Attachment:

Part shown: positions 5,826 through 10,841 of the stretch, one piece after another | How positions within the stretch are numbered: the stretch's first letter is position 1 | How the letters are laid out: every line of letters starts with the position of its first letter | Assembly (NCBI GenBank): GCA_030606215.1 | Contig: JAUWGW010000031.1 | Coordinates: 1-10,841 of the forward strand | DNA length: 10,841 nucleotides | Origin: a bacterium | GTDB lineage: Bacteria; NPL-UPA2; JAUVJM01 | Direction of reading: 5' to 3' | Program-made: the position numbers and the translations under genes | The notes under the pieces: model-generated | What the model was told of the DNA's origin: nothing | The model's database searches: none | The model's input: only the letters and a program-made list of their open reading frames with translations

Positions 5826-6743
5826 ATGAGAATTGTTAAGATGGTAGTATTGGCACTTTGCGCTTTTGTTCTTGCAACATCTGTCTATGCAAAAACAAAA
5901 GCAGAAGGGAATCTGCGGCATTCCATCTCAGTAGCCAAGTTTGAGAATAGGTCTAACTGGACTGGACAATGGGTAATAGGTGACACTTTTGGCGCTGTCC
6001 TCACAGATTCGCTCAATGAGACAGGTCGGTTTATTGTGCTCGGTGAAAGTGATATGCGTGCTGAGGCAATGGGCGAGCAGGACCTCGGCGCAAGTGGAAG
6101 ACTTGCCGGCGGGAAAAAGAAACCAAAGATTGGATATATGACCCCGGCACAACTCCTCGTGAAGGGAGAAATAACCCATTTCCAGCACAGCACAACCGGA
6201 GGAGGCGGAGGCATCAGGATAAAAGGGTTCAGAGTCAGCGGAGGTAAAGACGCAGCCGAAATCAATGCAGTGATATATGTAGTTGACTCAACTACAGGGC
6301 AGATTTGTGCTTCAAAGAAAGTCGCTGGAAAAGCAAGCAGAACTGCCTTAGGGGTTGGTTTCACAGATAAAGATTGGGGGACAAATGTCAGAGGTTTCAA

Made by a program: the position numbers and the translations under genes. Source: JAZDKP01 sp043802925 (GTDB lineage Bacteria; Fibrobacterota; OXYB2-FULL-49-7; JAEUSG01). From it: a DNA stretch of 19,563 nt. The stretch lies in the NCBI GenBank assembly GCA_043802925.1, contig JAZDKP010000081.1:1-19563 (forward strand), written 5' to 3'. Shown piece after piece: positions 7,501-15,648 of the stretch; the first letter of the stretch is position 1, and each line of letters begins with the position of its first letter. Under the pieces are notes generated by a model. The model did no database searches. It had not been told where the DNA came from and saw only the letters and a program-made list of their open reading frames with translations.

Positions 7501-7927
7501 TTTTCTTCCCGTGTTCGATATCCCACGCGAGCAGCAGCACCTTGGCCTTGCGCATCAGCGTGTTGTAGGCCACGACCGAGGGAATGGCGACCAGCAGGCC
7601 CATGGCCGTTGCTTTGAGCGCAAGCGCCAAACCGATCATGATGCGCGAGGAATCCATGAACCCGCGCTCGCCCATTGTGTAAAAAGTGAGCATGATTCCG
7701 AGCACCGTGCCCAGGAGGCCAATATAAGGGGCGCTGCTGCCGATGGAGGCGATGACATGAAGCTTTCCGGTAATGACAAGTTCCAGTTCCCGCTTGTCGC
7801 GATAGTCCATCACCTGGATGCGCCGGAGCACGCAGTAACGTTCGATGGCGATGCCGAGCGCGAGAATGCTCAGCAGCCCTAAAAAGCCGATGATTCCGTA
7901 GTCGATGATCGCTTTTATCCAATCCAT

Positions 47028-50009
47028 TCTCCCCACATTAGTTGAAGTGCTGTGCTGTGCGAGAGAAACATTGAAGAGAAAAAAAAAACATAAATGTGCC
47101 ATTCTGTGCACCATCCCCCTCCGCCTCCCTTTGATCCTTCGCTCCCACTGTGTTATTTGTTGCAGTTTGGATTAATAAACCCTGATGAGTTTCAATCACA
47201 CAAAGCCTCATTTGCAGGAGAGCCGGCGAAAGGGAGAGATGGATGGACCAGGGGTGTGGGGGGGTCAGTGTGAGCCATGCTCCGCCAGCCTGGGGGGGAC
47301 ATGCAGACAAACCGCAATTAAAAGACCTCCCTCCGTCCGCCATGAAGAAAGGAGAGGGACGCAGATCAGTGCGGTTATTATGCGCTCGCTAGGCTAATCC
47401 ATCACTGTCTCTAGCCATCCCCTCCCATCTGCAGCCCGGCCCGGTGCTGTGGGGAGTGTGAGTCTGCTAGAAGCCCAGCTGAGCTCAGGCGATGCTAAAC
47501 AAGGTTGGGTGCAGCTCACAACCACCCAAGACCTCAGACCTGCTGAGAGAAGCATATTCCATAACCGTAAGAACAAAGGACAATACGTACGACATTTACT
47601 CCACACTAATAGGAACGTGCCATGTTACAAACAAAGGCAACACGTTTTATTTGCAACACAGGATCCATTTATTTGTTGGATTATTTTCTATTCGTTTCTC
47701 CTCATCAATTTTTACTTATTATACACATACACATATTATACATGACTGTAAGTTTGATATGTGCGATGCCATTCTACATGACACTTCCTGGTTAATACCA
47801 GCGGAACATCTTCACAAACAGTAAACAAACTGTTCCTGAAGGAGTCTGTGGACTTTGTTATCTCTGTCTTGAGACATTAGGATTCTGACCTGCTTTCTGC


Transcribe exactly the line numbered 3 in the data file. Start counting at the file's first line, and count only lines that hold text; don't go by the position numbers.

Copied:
5826 ATGAGAATTGTTAAGATGGTAGTATTGGCACTTTGCGCTTTTGTTCTTGCAACATCTGTCTATGCAAAAACAAAA